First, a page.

Logarithmic Functionality by Kent W. Mayhew
If entropy is not necessary to understand thermodynamic then why does its logarithmic functionality seemingly explain so much?
The answer is best understood by examining something like a gasís ability to work. Consider that a closed system of gas is to do work, and part or all of this work is done onto the atmosphere as defined by W=PdV, which is lost work.Also see expanding piston-cylinder
Consider that the gas is an ideal monatomic gas with a kinetic energy defined by 3PV/2. Furthermore let us assume that the gas expands isothermally as it does work onto the atmosphere. In other words the expansion is slow enough that a sufficient amount of thermal energy can pass through the systemís walls that the gas can remain isothermal during its expansion.
If the ideal gasís kinetic energy is 3PV/2 =3NkT/2 and the gas remains isothermal during expansion then that gasís kinetic energy does not change during expansion. One may ask how can this be because the expanding gas is doing work onto the surrounding atmosphere as defined by PdV.
Let us reexamine the expansion of a piston-cylinder as was discussed in our blog on expanding & compressing piston-cylinder. As the gas expands its pressure decreases while its volume increases. Furthermore, for a given pressure change (dP) the amount of work that the ideal gas can do onto the surrounding atmosphere decreases, as the gasís volume increases.And in terms of the expandimng system's parameters we can write:
W = (NkT)In(Vf/Vi) (1)
Although (1) defines the work done by such an isothermal expansion in terms of the expanding systemís parameters, the irreversible work (lost work) done onto the atmosphere is
Eqn (2) defines the work done onto the atmosphere (with all the parameters being the atmosphereís). Now this is going to require some thought.
Rate of work
What happens if one was to consider the rate of work being done onto the atmosphere. Understandably the greater the pressure difference between the expanding system and surrounding atmopshere is, then the faster the rate of work being done would be. So for the rate of work (dW/dt), one would obtain a logarithmic function along these lines:
dW/dt = -AIn(Pf/Patm) (3)
where A is some constant. The negative sign tells us that the rate of work done onto the surrounding atmosphere by the expanding system is a decreasing function of time. Again we have not defined how the work is done. However eqn (3) applies to an expanding gas whose pressure is significantly greater than that of the surrounding atmosphere, and it is this gas's pressure difference that drives the expansion. In such a situation, since the initial pressure represents the greatest pressure difference then the rate of work would be greatest during the intial expansion.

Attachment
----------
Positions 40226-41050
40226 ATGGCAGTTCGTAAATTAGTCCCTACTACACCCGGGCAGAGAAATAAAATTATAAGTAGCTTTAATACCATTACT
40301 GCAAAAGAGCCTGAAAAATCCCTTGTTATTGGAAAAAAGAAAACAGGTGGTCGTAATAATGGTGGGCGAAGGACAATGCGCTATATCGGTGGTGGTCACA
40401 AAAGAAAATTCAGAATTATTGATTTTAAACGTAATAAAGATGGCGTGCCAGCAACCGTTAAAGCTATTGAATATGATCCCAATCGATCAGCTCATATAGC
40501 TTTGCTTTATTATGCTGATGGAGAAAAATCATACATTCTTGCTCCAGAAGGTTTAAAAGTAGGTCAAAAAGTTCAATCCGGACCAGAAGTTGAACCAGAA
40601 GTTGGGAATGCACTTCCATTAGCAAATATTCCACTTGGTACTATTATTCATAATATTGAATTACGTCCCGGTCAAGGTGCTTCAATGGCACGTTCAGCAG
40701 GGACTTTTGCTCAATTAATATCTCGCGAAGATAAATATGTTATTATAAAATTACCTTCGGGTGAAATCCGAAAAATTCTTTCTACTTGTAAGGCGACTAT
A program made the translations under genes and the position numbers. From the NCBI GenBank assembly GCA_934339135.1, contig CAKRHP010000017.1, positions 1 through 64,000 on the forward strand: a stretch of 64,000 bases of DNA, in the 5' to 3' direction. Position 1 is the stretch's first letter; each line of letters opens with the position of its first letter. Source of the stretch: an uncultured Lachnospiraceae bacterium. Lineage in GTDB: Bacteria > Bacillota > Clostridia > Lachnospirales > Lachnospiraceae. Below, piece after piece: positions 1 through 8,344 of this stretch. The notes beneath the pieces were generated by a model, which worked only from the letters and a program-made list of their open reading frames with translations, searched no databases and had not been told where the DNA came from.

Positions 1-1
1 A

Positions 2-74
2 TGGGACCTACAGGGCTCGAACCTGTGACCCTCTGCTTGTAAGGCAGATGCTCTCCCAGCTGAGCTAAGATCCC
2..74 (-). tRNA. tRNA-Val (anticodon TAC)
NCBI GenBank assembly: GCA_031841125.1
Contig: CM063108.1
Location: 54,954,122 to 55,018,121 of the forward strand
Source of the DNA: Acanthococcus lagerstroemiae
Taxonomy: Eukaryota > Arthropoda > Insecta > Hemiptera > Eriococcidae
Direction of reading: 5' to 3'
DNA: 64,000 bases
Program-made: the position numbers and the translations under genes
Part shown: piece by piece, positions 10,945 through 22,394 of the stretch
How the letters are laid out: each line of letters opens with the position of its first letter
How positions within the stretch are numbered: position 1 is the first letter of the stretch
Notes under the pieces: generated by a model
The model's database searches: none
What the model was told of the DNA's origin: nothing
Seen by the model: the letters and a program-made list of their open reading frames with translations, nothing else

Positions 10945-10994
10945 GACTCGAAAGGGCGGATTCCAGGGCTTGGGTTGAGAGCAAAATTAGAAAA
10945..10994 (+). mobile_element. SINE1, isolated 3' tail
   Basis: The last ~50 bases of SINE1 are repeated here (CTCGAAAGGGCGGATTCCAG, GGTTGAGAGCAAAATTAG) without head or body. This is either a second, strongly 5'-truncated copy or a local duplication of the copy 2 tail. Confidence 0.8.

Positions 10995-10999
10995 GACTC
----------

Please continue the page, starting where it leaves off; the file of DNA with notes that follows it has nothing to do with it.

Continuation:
Consider that the piston-cylinder is fully insulated. Since it is fully insulated then itís temperature will no longer remain constant. Specifically as the gas does work onto the surrounding atmosphere its temperature will decrease. Since temperature and pressure are now both decreasing, then its ability to do work is now decreasing at a rate that decreases significantly faster than that described by eqn (3). Again this would be a logarithmic function
Next imagine that the gas inside a piston-cylinder is being heated, and as such the pressure inside of the expanding piston-cylinder is only infinitesimally greater than that of the atmosphere e.g. a frictionless piston-cylinder. In this case the rate of work would be approximately constant.
We realize that logarithmic functionality is part of empirically measured thermodynamics, however to attribute this functionality to entropy may be walking down a dangerous illogical path.
Rate of energy
Imagine that you are considering a set amount of energy that disperses. An example would be an exothermic reaction whose energy disperses into its surroundings. The rate of energy transfer into the surroundings would be a logarithmic function of the temperature difference between the surroundings and that associated with the location of the exothermic reaction. Accordingly we might expect the following equation to define the rate of heat transfer:
dE/dt = -BIn(Tf/Tsurrounding) (3)
where B is some constant. Again the negative sign tells us that the rate of heat transfer is a decreasing function of time.
In previous traditional thermodynamics the above logarithmic decreases would have been wrongly attributed in some fashion to entropy. It does explain why some traditional authors think one understanding for entropy is that it describes the quality of a systemís energy. Even so, one begins to understand why entropy lacks clarity and why it is contemplated as having real importance when it may be nothing more than a poorly construed mathematical contrivance.